Religious and cultic situation

The numerous decorations on the artifacts also depict large numbers of fetishes and standards, surmounted by gods, which reveals an already very complex religion and cult system. Since the standards often guide the battle scenes, battles and conquests might have been seen as cultic events as well. The earliest recognizable gods are Horus, Seth, Min, Nemty, Nekhbet, Bat and Wepwawet. But it is unknown where these gods had their cultic centers and shrines, because the hieroglyphs depicting the place names were not introduced yet.[10][11][18][20]

Another aspect of cultic and religious beliefs under Scorpion II are the numerous depictions of mythical creatures, such as the 'serpopard' and the 'winged chimera'. The "serpopard" (also named "snake neck panther") appears on the famous Narmer palette and the so-called Two dogs palette. He was named Swdja, which means "undestroyable". In Egyptian mythology the serpopard was described as "the one who moves the sun". On the Narmer palette, two serpopards are entwining their necks. This picture is thought to be an allegoric display of the unification of Egypt. Under Scorpion II, two serpopards are lacerating a gazelle, which might imply that the serpopards were under the control of the king (they attack on command).[10][11][18][20][21]

The "winged chimeras" were named Sefer in Egyptian and they represent chaos and violence. They appear on the Two-dogs-palette and on several ivory artifacts. Scholars point to the fact, that creatures such as the chimera and the serpopards were of Mesopotamian origin.[10][11][18][20][21]

A further motif of Scorpion's era, that is clearly of Mesopotamian origin, is that of a warrior fighting two lions with his bare hands. He holds one lion in each hand, both at his sides. A similar motif shows the warrior with two giraffes. In later dynasties, this motif became a hieroglyph, registered as Gardiner A38 and Gardiner A39. It reads Qjs and it was used as the emblem of the city of Cusae.[10][11][18][20][21]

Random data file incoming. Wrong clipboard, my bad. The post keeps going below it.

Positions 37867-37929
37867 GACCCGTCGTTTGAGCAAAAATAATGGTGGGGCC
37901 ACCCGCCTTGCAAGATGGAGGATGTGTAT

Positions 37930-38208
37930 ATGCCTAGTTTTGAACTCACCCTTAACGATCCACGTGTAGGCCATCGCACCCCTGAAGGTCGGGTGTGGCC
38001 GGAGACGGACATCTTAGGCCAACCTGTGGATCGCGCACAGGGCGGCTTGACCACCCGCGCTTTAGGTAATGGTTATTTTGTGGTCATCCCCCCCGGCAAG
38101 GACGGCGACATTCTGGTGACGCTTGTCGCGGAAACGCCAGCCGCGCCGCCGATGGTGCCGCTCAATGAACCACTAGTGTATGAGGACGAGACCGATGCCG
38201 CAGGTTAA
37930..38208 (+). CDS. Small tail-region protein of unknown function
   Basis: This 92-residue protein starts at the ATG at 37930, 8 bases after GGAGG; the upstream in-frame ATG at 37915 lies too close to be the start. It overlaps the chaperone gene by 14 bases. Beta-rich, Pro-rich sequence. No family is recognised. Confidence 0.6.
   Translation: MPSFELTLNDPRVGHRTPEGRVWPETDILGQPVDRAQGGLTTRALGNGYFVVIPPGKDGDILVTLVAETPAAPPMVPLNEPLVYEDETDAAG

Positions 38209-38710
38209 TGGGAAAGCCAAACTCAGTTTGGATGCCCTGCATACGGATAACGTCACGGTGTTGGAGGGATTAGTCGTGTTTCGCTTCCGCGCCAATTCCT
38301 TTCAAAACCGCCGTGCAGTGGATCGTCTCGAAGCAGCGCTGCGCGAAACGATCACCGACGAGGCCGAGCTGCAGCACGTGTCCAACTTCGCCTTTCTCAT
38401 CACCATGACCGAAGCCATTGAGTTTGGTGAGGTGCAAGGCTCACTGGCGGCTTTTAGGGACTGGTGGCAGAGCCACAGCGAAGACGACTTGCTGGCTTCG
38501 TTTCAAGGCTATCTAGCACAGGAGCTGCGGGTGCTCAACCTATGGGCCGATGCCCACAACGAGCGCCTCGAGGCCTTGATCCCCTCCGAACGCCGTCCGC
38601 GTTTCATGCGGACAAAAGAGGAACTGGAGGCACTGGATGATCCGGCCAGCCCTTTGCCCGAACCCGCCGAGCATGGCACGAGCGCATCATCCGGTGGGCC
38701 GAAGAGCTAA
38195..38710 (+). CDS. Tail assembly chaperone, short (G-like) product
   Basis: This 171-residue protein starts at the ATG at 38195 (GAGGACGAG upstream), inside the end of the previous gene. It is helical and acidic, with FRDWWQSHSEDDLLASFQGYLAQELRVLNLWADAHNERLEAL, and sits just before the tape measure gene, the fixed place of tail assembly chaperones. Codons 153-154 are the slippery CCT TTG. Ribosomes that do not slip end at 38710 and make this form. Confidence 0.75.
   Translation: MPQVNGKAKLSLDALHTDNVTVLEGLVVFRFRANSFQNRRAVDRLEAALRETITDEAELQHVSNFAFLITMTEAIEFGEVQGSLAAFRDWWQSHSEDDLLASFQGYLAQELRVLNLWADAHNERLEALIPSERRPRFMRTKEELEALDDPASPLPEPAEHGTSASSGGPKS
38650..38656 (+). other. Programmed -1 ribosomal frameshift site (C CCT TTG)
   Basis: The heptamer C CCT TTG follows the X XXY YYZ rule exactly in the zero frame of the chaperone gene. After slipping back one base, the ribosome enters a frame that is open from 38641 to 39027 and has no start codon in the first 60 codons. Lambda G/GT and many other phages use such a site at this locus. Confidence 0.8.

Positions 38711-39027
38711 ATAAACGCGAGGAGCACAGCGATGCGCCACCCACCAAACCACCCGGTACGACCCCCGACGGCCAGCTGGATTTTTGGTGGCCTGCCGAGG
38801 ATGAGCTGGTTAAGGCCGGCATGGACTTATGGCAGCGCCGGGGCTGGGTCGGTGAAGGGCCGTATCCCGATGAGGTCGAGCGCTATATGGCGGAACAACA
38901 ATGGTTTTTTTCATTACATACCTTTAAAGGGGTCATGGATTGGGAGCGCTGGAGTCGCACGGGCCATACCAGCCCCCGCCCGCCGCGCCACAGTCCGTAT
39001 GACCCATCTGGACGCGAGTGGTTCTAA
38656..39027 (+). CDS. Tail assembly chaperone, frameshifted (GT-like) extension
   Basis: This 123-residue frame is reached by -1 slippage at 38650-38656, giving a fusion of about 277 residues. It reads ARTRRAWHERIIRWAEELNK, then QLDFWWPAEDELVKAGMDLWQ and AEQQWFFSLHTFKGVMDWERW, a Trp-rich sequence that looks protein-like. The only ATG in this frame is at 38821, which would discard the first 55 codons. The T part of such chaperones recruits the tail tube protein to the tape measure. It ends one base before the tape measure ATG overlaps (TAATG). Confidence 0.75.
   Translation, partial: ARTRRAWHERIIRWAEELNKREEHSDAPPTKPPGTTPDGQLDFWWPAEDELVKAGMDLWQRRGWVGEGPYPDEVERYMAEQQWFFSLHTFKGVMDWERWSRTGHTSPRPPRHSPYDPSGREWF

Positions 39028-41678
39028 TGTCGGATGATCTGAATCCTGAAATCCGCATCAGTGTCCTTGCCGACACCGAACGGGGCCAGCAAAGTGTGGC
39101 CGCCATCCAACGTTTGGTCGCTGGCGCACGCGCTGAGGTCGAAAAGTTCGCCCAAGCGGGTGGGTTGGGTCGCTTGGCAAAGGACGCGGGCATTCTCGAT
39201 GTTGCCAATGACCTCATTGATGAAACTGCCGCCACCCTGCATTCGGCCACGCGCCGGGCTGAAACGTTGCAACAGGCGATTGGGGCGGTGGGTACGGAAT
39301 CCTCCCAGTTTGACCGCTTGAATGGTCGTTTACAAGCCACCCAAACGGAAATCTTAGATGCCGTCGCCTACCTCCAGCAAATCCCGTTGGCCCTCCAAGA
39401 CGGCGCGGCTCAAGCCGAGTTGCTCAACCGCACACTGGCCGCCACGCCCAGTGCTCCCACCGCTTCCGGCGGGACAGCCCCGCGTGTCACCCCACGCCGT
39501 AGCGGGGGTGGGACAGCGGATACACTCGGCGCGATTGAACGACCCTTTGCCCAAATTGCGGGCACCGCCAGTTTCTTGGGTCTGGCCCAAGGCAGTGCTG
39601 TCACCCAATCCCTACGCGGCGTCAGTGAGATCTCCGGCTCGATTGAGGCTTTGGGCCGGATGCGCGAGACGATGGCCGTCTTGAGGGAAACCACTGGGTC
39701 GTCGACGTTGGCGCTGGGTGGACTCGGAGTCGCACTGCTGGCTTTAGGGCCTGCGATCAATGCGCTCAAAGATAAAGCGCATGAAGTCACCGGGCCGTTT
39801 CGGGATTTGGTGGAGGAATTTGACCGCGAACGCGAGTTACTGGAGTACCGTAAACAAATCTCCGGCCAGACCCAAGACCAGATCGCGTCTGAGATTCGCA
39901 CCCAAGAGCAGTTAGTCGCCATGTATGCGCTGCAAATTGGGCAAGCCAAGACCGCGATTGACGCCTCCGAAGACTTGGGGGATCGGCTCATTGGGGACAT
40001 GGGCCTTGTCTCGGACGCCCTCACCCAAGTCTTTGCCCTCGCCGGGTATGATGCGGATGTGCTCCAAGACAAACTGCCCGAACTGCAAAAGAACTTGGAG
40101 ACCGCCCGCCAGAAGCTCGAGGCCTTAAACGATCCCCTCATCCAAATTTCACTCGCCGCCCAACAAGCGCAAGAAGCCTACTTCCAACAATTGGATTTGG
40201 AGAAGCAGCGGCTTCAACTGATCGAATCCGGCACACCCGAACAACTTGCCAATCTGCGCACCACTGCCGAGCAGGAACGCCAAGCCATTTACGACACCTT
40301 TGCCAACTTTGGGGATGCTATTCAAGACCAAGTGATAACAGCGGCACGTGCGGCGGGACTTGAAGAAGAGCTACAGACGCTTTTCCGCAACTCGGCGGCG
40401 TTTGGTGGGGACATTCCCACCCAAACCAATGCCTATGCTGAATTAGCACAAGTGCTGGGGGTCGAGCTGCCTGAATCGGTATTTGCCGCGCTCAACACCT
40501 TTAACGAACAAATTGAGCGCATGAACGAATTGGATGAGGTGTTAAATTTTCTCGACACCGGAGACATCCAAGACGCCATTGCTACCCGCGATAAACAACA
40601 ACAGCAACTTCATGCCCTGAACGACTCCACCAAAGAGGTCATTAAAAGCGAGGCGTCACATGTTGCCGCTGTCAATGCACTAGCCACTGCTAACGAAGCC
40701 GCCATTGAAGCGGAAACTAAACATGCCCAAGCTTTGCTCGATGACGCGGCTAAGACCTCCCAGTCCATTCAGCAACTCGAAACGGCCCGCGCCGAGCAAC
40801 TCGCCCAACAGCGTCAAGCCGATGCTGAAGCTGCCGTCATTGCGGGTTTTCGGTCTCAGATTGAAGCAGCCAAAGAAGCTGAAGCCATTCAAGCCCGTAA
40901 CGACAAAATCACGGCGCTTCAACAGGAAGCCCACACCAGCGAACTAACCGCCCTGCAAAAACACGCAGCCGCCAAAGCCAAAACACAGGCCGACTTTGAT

Mesopotamian influences under king Scorpion II

All listed motifs and emblems, but also tomb architecture and traded items (such as tools, bead collars and cylinder seals) prove a surprisingly strong and extensive influence of Mesopotamian culture and religion to the early Egyptians. This cognition is promoted by the evaluations of architectural developments, visible at burial places such as Minshat Abu Omar, Hierakonpolis and Naqada. The architectural methods used for building complex and stable tombs were clearly copied from Mesopotamian buildings. It is not fully clarified why the Egyptians fostered their amicable relationship with Mesopotamia so intensively; some scholars[who?] believe that the first Egyptian chieftains and rulers were themselves of Mesopotamian origin, but this is still unproven. During the rulership of king Scorpion II and his immediate successors, the influence seems to decrease and Egypt begins to foster its own, more and more independent culture. This surely was a further important step toward Egypt's future as a powerful and wealthy kingdom.[10][11][18][20][21]


The exact burial place of Scorpion II is unknown. There are two tombs that are both seen as candidates. The first one is registered as Tomb B50 and lies at Umm el-Qa'ab (close to Abydos). It is a nearly quadratic chamber divided into four rooms by a simple, cross-shaped mud wall. Several ivory tags with scorpion figures were found here. The second one is located at Hierakonpolis and is registered as Tomb HK6-1. It measures 3.5 m × 6.5 m, has a depth of 2.5 m, and is strengthened with mud. Several ivory tags with scorpion figures were found here.[22]

Scorpion's name in popular culture

  • Golding, William (1971), The Scorpion God (novella) is loosely based upon this period of Egyptian history.
  • The Scorpion King's name was used in the 2001 film The Mummy Returns, and its spin-offs The Scorpion King (2002), The Scorpion King 2: Rise of a Warrior (2008), The Scorpion King 3: Battle for Redemption (2012) and The Scorpion King 4: Quest for Power (2015).
  • An action-adventure video game The Scorpion King: Rise of the Akkadian was released in 2002.
  • The 2007 children's novel Pharaoh by Jackie French deals with events in the court of King Scorpion, and the rivalry between his sons Narmer and Prince Hawk.


  1. ^ Hannig 2006, p. 225, 790 & 1281.
  2. ^ Moortgat 1994, pp. 359–371.
  3. ^ a b Ludwig David Morenz: Bild-Buchstaben und symbolische Zeichen: Die Herausbildung der Schrift der hohen Kultur Altägyptens. (= Orbis Biblicus et Orientalis, vol. 205). Fribourg 2004, ISBN 3-7278-1486-1, p.151–154.
  4. ^ Hannig 2006, p. 455.
  5. ^ Assmann 2003, p. 91.